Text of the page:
A Tennessee man accused of planning to attack a Muslim community in New York has been sentenced to 20 years in prison. Chattanooga’s U.S. District Court convicted Christian minister Robert Doggart, a 65-year-old former engineer at the Tennessee Valley Authority.
The FBI began investigating Doggart in February 2015, when agents became aware of a threatening Facebook post by Doggart in which he wrote that Islamberg needed to be “utterly destroyed.” After an investigation that included wiretaps Doggart was arrested on April 10 by federal marshals and charged with solicitation, intentionally defacing, damaging or destroying religious property and interstate communication of threats, court documents show.
FBI agents discovered Doggart was stockpiling weapons and plotting to travel to upstate New York to kill Muslims using explosives, an M-4 assault rifle and a machete. According to a federal investigation, Doggart saw himself as a religious “warrior” and wanted to kill Muslims to show his commitment to his Christian god.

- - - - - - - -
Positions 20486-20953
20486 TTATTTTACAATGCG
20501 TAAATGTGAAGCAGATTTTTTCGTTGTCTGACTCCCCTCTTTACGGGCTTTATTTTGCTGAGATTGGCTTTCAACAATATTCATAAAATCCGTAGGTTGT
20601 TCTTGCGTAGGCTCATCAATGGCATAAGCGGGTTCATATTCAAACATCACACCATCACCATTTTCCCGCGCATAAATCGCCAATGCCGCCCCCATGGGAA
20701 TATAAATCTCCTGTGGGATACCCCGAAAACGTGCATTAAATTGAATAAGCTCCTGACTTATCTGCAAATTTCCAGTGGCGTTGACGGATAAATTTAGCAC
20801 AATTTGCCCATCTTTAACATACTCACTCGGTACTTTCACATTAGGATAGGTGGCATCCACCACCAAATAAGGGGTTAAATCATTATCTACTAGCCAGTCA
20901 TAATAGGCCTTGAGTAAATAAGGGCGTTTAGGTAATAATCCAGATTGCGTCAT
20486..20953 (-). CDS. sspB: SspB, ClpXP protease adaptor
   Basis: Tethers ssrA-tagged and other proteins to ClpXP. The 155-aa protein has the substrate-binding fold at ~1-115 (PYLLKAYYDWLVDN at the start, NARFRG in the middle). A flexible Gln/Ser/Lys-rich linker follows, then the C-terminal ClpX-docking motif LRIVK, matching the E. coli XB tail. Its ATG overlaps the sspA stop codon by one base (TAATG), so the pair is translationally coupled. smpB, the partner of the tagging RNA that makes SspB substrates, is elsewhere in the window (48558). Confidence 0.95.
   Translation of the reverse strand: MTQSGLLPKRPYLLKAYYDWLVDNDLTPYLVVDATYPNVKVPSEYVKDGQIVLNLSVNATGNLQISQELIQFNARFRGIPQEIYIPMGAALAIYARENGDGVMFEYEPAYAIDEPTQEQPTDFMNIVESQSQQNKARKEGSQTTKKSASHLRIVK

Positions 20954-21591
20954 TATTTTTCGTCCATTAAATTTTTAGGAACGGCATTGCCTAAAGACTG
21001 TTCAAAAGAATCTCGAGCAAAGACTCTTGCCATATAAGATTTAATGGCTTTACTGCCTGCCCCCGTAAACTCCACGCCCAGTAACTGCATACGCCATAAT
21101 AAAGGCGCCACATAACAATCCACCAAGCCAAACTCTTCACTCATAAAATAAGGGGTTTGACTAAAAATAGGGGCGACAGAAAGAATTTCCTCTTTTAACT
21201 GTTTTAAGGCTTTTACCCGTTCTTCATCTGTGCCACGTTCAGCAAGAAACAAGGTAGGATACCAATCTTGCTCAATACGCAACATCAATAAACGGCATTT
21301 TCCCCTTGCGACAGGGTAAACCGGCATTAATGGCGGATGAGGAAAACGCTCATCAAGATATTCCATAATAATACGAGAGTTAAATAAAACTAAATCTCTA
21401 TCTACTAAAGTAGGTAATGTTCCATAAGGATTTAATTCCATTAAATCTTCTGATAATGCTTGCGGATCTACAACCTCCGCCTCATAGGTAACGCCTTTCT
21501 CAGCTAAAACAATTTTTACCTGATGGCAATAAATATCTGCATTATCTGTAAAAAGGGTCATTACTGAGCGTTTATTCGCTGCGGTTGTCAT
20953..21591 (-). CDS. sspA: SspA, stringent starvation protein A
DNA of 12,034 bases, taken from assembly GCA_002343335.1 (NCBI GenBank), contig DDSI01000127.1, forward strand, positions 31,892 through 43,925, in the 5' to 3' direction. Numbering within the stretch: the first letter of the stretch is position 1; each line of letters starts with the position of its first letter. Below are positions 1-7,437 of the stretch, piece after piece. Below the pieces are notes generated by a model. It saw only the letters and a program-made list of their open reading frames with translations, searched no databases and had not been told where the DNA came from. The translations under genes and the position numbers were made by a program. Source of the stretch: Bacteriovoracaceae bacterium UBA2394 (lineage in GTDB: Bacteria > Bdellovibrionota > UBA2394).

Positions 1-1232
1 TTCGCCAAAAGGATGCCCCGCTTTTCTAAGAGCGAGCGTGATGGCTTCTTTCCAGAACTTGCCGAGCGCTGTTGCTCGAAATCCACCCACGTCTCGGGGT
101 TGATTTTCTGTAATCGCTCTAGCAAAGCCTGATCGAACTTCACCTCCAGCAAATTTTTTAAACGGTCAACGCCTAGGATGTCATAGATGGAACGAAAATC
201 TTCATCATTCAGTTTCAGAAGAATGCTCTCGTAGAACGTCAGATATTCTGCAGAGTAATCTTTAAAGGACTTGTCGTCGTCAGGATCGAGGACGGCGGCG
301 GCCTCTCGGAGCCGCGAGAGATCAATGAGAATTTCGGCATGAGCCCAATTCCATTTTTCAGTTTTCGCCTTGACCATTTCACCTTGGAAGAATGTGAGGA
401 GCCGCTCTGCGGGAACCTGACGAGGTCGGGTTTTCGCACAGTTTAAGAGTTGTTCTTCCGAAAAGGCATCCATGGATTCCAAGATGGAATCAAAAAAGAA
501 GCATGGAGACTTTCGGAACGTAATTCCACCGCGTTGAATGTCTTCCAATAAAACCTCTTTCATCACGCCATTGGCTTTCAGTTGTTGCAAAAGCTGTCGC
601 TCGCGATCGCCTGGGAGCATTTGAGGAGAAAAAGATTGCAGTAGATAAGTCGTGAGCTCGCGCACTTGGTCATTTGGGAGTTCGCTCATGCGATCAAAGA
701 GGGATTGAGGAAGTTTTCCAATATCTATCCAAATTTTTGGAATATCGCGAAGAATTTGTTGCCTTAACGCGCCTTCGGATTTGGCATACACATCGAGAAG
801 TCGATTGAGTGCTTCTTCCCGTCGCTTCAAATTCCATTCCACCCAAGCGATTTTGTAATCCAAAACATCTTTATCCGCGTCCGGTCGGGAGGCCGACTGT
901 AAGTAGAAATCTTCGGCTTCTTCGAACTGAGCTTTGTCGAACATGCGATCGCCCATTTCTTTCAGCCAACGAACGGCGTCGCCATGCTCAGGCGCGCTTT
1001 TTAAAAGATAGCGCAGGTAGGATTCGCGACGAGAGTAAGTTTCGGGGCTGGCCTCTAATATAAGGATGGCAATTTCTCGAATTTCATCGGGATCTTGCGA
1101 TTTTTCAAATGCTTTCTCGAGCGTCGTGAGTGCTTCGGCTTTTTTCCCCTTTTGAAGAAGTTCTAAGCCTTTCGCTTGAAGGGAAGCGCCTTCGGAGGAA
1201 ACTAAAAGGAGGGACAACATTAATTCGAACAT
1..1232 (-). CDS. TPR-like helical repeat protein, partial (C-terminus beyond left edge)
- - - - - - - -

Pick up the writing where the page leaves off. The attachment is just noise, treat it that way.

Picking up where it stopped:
The investigation showed that he spoke with numerous individuals across the country to plan an attack. Doggart also traveled to South Carolina, where he met with individuals from an unidentified militia group.
Prosecutors said Doggart made threats against Islamberg near Hancock, N.Y., in phone conversations with supporters in South Carolina and Texas. Jurors listened to many phone calls in which Doggart talked about burning down Islamberg’s mosque with explosives and shooting anyone who opposed his team with assault rifles.
Defense attorneys countered that Doggart exaggerated a number of facts, never had a consistent plan in place, was goaded by a confidential informant into carrying out the attack and only wanted to conduct peaceful recon on Islamberg. Defense attorney Jonathan Turner told jurors in his closing arguments that Doggart was convinced Islamberg’s residents wanted to carry out a terror attack on New York City, in part because of Fox News broadcasts.
Since his arrest in April 2015, Doggart has spent most of the time out on bond until his recent conviction. After that verdict, Doggart’s defense attorneys had asked Judge Collier to let him stay on house arrest before his May 31 sentencing hearing, citing medical problems. Collier denied the request saying Doggart appeared obsessed with the community of Islamberg and should stay in custody until sentencing.